|Occurred : 2/18/2007 20:15 (Entered as : 02/18/07 20:15)
Reported: 2/19/2007 2:44:52 AM 02:44
Location: Slana, AK
|02/18/07, 2015 AST, a pale green light was observed travelling along the southern slopes of the Alaska Range in eastern central Alaska.
On February 18, 2007, 2015 AST, I observed from inside my cabin a pale green light that seemed to rise above Noyes Mountain 25 miles east of my location. Initially I thought it was a bright star, but as it appeared to grow in size and move, I got a pair of 10x binoculars and went out on my porch to view the light.
It appeared to descend down into the Suslota Creek drainage slightly below a 6400ft ridge that runs east to west on the north side of the drainage. Several times the light was out of view because of the treeline. The light then started to rise as if following the terrain and slope of Suslo Mountain 5 miles east north east of my cabin. The altitude above ground level could not be determined, however, as it passed over the top of Suslo Mountain the light was close enough to the ground that the light green color reflected off the snow cover.
The light then descended down toward the Tok Highway and seem to level off approximately 500-800 feet above the ground, traveling westward, then turned back to the northwest and began to ascend diagonally across the face of the mountains to the northwest of my cabin. After reaching an altitude that was at least 1000 ft. above the mountains, the light moved off to the west north west. Observation was lost at this time as the light was obscured by the mountains.
The total time that the light was observed was 20 seconds. Weather at time of observation: wind 330 at 8kts, temperature -8F, baro 29.35, visibility cavu. The straight line distance the light traveled while observed is approximately 35 miles. There was no sound associated with the light, no satelite tv interference, nor did my housedogs or sleddogs react to the light. No distinct object shape or structure was seen, just a pastel pale green glowing light, similiar to a ball of St. Elmo's Fire or ball lightning. All turns and movements appeared to be deliberate, smooth and co-ordinated, and the speed at which it travelled appeared to be constant as best determined by this casual observer. No abrupt changes in speed or direction were noted.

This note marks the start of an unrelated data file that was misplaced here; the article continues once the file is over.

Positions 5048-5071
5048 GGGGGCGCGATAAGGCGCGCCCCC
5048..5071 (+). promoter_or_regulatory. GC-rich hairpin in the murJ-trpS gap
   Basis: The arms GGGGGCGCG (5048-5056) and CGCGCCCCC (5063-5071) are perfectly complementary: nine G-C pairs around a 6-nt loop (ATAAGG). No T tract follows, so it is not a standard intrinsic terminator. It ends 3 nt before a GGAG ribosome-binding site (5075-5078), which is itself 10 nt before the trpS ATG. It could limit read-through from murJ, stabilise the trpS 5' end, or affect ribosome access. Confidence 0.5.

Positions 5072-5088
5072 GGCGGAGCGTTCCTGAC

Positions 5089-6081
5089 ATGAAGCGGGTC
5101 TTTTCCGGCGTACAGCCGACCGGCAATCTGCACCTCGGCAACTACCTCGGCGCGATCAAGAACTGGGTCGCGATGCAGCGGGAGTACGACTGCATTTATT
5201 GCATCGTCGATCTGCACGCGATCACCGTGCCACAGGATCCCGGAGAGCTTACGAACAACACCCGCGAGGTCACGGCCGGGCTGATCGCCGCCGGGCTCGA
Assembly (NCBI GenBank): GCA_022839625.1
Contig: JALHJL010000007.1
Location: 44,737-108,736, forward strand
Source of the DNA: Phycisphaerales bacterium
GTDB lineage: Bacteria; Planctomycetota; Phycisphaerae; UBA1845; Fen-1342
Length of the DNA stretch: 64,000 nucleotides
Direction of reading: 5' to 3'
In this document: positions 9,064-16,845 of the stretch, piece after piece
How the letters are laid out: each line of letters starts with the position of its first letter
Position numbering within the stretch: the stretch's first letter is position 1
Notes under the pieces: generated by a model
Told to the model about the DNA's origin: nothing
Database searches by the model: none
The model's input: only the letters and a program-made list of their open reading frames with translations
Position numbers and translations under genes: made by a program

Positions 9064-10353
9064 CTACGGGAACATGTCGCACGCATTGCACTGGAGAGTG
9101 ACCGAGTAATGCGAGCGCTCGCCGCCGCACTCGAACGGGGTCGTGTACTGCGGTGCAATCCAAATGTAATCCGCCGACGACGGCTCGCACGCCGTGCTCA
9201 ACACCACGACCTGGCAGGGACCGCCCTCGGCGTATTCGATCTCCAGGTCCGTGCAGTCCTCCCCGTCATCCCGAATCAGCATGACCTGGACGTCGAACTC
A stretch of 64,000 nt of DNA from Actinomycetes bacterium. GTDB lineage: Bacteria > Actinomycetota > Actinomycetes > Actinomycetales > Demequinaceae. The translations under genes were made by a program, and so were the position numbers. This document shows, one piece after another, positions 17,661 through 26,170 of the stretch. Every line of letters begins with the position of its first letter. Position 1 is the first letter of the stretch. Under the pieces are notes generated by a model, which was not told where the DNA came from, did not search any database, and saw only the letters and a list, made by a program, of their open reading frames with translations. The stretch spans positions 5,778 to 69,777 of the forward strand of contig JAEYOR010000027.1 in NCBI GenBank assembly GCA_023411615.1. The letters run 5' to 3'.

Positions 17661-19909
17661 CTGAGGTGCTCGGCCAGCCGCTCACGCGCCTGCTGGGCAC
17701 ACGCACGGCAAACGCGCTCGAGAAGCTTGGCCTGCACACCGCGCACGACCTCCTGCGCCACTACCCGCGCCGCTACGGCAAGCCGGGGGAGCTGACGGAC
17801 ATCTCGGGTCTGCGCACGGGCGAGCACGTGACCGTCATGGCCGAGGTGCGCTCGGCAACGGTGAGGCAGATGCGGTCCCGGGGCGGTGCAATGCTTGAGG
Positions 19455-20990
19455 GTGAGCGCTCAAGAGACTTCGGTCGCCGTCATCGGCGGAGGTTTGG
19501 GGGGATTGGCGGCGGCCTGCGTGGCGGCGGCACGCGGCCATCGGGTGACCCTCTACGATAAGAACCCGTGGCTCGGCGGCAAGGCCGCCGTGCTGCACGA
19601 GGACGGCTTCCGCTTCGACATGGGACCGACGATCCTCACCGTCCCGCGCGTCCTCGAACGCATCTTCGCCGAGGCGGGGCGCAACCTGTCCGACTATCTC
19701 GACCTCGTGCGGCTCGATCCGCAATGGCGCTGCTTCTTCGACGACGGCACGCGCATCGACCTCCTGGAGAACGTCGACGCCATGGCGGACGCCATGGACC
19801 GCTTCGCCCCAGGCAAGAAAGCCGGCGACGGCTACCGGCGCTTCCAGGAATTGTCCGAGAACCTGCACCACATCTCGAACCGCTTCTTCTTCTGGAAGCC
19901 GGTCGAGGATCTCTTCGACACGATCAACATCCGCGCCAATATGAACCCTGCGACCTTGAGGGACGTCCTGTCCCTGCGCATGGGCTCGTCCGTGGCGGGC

With nothing to compare size with in the darkness, I would estimate from the reflected light in the snow cover of Suslo Mountain and at the distance of closest observation of 3.5 miles that the light was 30 to 50 ft in diameter. From the east-west direction that the light was traveling to the point observation was lost, it was obviously and deliberately terrain following along the southern slopes of the Alaska Range.
It was by chance that I was sitting at my cabin window and glanced outside at the time of the initial sighting, had I been elsewhere in the cabin, it would not have been seen and there was no other unusual occurance or sound that would have brought it to my attention. It would have passed totally unobserved.
The observer is a 60 year old male, 40 year resident of Alaska, former Coast Guardsman, a license vessel Master, and Commercial Pilot with fixed wing and rotorcraft ratings.
((NUFORC Note: We spoke with this witness via telephone, and we suspect that he is an exceptionally well qualified witness. PD))